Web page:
The area which is now Bangladesh has a rich historical and cultural past, combining Dravidian, Indo-Aryan, Mongol/Mughul, Arab, Persian, Turkic, and West European cultures. Residents of Bangladesh, about 98% of whom are ethnic Bengali and speak Bangla, are called Bangladeshis. Urdu-speaking, non-Bengali Muslims of Indian origin, and various tribal groups, mostly in the Chittagong Hill Tracts, comprise the remainder. Most Bangladeshis (about 88%) are Muslims, but Hindus constitute a sizable (11%) minority. There also are a small number of Buddhists, Christians, and animists. English is spoken in urban areas and among the educated.
Sufi religious teachers succeeded in converting many Bengalis to Islam, even before the arrival of Muslim armies from the west. About 1200 AD, Muslim invaders established political control over the Bengal region. This political control also encouraged conversion to Islam. Since then, Islam has played a crucial role in the region's history and politics, with a Muslim majority emerging, particularly in the eastern region of Bengal.
Bengal was absorbed into the Mughul Empire in the 16th century, and Dhaka, the seat of a nawab (the representative of the emperor), gained some importance as a provincial center. But it remained remote and thus a difficult to govern region--especially the section east of the Brahmaputra River--outside the mainstream of Mughul politics. Portuguese traders and missionaries were the first Europeans to reach Bengal in the latter part of the 15th century. They were followed by representatives of the Dutch, the French, and the British East India Companies. By the end of the 17th century, the British presence on the Indian subcontinent was centered in Calcutta. During the 18th and 19th centuries, the British gradually extended their commercial contacts and administrative control beyond Calcutta to Bengal. In 1858, the British Crown replaced the East India Company, extending British dominion from Bengal, which became a region of India, in the east to the Indus River in the west.
The rise of nationalism throughout British-controlled India in the late 19th century resulted in mounting animosity between the Hindu and Muslim communities. In 1885, the All-India National Congress was founded with Indian and British membership. Muslims seeking an organization of their own founded the All-India Muslim League in 1906. Although both the League and the Congress supported the goal of Indian self-government within the British Empire, the two parties were unable to agree on a way to ensure the protection of Muslim political, social, and economic rights. The subsequent history of the nationalist movement was characterized by periods of Hindu-Muslim cooperation, as well as by communal antagonism. The idea of a separate Muslim state gained increasing popularity among Indian Muslims after 1936, when the Muslim League suffered a decisive defeat in the first elections under India's 1935 constitution. In 1940, the Muslim League called for an independent state in regions where Muslims were in the majority. Campaigning on that platform in provincial elections in 1946, the League won the majority of the Muslim seats contested in Bengal. Widespread communal violence followed, especially in Calcutta.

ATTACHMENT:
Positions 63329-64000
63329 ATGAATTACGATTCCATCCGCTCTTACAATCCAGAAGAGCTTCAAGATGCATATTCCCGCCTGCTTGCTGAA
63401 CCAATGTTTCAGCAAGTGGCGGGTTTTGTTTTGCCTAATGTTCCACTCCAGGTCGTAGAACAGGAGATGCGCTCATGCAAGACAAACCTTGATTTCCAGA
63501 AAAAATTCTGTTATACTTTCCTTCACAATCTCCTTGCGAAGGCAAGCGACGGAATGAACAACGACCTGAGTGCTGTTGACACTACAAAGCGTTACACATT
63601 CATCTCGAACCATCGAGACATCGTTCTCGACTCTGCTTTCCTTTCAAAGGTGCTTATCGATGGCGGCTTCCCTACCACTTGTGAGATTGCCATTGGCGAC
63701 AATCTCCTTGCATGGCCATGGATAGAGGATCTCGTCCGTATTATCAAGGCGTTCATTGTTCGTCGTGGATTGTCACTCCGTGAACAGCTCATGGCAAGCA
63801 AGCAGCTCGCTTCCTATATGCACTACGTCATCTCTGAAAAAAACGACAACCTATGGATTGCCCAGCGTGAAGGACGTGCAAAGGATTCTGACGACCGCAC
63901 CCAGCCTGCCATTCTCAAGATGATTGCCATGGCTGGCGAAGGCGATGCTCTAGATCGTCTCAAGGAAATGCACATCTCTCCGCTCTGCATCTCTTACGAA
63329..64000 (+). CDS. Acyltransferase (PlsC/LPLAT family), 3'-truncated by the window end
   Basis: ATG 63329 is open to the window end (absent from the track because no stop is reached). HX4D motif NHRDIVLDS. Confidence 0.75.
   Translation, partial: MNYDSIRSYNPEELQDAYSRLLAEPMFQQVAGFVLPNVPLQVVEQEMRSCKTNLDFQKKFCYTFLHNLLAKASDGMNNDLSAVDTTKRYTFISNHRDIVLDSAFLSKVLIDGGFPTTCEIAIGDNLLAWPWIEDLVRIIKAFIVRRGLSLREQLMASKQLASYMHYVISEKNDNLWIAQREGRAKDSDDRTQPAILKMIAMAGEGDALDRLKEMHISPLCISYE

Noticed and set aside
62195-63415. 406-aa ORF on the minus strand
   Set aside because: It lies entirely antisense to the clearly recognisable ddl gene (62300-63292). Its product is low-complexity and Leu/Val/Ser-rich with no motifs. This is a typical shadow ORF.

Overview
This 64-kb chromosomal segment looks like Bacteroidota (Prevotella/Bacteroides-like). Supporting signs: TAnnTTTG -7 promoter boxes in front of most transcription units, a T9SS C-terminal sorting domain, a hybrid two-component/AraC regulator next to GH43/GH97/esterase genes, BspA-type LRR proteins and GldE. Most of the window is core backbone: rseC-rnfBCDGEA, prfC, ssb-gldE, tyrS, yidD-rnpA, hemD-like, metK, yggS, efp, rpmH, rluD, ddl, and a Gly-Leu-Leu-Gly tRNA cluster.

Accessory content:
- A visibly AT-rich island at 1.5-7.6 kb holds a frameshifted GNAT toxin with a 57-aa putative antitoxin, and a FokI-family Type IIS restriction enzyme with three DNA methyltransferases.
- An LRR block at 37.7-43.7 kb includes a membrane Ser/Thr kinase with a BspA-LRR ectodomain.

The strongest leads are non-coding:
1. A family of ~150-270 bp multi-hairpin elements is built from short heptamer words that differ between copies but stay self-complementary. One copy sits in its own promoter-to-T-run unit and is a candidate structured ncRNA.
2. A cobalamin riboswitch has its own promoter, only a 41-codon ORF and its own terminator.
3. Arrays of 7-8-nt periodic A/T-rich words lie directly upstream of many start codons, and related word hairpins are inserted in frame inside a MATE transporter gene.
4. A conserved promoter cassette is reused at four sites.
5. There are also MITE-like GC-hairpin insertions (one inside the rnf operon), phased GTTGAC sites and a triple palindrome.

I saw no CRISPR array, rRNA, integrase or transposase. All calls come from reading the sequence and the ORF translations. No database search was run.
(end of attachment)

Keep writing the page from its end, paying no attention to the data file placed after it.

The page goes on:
When British India was partitioned and the independent dominions of India and Pakistan were created in 1947, the region of Bengal was divided along religious lines, echoing a short-lived division into two provinces in 1905-1912 which had provoked violent nationalist opposition. The predominantly Muslim eastern half was designated East Pakistan - and made part of the newly independent Pakistan - while the predominantly Hindu western part became the Indian state of West Bengal. Pakistan's history from 1947 to 1971 was marked by political instability and economic difficulties. In 1956 a constiturion was at last adopted, making the country an "Islamic republic within the Commonwealth". Attempts at civilian political rule foundered in the face of military intervention from October 1958, and the government imposed martial law between 1958 and 1962, and again between 1969 and 1972.